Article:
The ‘development’ discourse serves the same purpose as the colonial apparatus but without the bad press. After 67 years of failing to eliminate deprivation in India, is it time to look for new ideas?
The Socio-Economic and Caste Census (SECC) 2011, which hit the headlines earlier this month, tells us that half the households in rural India are landless,dependant on casual manual labour, and live in deprivation. By suggesting that poverty in India is worse than previously estimated, it has again triggered the old debate about the right way to count the poor.
- But disagreements on methodology apart, most commentators agree that the SECC numbers on rural poverty merit serious consideration. They are expected to guide evidence-based policy-making. But how exactly does that work?
For instance, now that we have data which show that there are more poor people in India than previously thought, living in greater deprivation that previously thought, is India’s economic policy or development model likely to change in the light of this fresh evidence? Will the finance minister reverse the cuts on welfare spending announced in the 2015 budget? Now that we know landlessness is widespread, will the government reverse its stand on dispossessing more farmers of their land through its land bill amendments?
Or will it be business as usual? Finance Minister Arun Jaitley’s reaction to the SECC numbers offer an unambiguous answer: “The way to eliminate deprivation is to achieve rapid economic growth of 8 per cent to 10 per cent.”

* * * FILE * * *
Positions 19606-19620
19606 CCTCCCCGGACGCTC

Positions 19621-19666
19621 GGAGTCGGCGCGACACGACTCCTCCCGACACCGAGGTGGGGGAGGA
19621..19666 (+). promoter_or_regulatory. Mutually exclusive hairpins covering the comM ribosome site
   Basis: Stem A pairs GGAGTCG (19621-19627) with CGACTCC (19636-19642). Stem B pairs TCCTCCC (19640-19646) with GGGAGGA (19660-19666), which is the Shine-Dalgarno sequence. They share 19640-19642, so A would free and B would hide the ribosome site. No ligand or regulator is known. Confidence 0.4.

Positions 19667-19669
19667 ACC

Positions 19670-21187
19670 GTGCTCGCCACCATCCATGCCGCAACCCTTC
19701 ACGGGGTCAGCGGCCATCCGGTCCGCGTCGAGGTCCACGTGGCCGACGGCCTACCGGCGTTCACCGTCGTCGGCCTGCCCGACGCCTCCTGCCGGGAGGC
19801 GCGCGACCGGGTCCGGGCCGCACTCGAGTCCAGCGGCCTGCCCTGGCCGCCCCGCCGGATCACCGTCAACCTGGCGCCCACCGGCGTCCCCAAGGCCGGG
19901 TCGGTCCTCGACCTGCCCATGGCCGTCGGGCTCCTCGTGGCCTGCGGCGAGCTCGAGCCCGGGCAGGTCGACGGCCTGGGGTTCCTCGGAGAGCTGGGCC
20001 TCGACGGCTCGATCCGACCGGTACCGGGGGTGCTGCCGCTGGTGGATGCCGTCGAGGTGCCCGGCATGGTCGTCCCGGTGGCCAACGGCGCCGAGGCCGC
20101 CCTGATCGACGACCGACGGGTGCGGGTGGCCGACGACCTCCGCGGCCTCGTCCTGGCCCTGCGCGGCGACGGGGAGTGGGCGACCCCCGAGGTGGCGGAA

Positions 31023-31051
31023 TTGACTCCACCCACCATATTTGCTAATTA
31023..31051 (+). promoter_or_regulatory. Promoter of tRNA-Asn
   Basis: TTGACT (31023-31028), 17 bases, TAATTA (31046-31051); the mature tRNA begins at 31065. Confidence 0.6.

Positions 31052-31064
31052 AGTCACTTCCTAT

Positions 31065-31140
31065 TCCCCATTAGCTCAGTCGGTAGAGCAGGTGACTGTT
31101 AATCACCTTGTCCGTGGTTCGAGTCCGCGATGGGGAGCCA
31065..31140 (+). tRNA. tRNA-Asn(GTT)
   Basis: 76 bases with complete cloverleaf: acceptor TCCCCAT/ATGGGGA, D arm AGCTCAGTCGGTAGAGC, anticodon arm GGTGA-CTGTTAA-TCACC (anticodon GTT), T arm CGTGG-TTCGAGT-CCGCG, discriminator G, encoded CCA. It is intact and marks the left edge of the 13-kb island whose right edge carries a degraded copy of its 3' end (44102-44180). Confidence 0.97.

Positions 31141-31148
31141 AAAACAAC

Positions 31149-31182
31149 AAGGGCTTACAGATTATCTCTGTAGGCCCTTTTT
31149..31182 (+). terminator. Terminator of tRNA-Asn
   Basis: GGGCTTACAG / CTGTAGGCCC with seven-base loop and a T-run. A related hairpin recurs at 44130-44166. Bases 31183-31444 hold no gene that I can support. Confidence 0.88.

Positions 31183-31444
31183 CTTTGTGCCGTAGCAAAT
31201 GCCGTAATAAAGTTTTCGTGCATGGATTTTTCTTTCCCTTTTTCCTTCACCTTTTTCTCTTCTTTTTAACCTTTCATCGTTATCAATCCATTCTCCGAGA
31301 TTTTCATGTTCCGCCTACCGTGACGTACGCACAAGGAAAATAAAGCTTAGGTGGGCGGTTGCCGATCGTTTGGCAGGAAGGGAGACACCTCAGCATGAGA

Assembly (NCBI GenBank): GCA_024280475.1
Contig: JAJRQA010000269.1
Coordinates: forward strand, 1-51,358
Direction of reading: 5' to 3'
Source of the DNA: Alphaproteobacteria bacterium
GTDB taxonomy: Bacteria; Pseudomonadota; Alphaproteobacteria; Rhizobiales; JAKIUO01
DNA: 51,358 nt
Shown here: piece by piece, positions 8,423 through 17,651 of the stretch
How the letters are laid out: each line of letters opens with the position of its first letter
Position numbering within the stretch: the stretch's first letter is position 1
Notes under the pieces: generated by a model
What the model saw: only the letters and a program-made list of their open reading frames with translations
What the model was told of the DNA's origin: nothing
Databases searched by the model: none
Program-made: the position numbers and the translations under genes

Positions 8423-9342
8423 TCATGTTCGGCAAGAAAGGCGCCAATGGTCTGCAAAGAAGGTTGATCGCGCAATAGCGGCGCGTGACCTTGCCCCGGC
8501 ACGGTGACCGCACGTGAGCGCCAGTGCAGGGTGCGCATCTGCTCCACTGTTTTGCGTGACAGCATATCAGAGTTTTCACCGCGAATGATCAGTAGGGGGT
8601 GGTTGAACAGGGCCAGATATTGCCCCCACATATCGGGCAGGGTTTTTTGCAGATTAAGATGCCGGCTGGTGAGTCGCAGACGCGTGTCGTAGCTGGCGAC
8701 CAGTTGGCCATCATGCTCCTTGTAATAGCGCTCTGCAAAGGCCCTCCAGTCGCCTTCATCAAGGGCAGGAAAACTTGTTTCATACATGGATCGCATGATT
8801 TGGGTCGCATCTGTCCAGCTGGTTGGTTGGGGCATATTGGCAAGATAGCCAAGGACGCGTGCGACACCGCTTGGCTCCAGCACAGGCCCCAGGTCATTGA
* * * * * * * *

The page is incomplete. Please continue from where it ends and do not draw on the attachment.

Mr. Jaitley’s words reflect the prevailing wisdom on the best way to battle poverty. Sample these editorials from the business press on the SECC data: “India needs to grow fast…move ever more people from agriculture to industry” says one. Another asserts that “this database provides the strongest foundations…to comprehend the nature of deprivation in different parts of the country. This is the starting point for an understanding of its causes”.
Really? Did we have to wait 67 years, and for this particular set of SECC data, to understand the causes of deprivation in India? Or is it possible that the question is not about understanding causes at all? That what really concerns policy-makers here is not the problem (poverty) but the solution (growth/development)?
The poverty-development tango
Human beings at different points in time have had diverse cultural conceptions of poverty. Not all of them have been negative. Indeed, at a time when India is witnessing a sort of post-modern, pseudo-Vedic revival, it might be pertinent to point out that the sub-continent is home to a long and ancient tradition of frugality, moderation, and voluntary poverty that even carried quite a bit of spiritual capital. So are other non-Western cultures.
The problematisation of poverty is a recent phenomenon, one that went hand in hand with the rise of the economy as an autonomous domain, independent of the human totality of culture, politics and society. It was only in the post-World War-II period that poverty was made visible – by the discourse of development — as a global problem.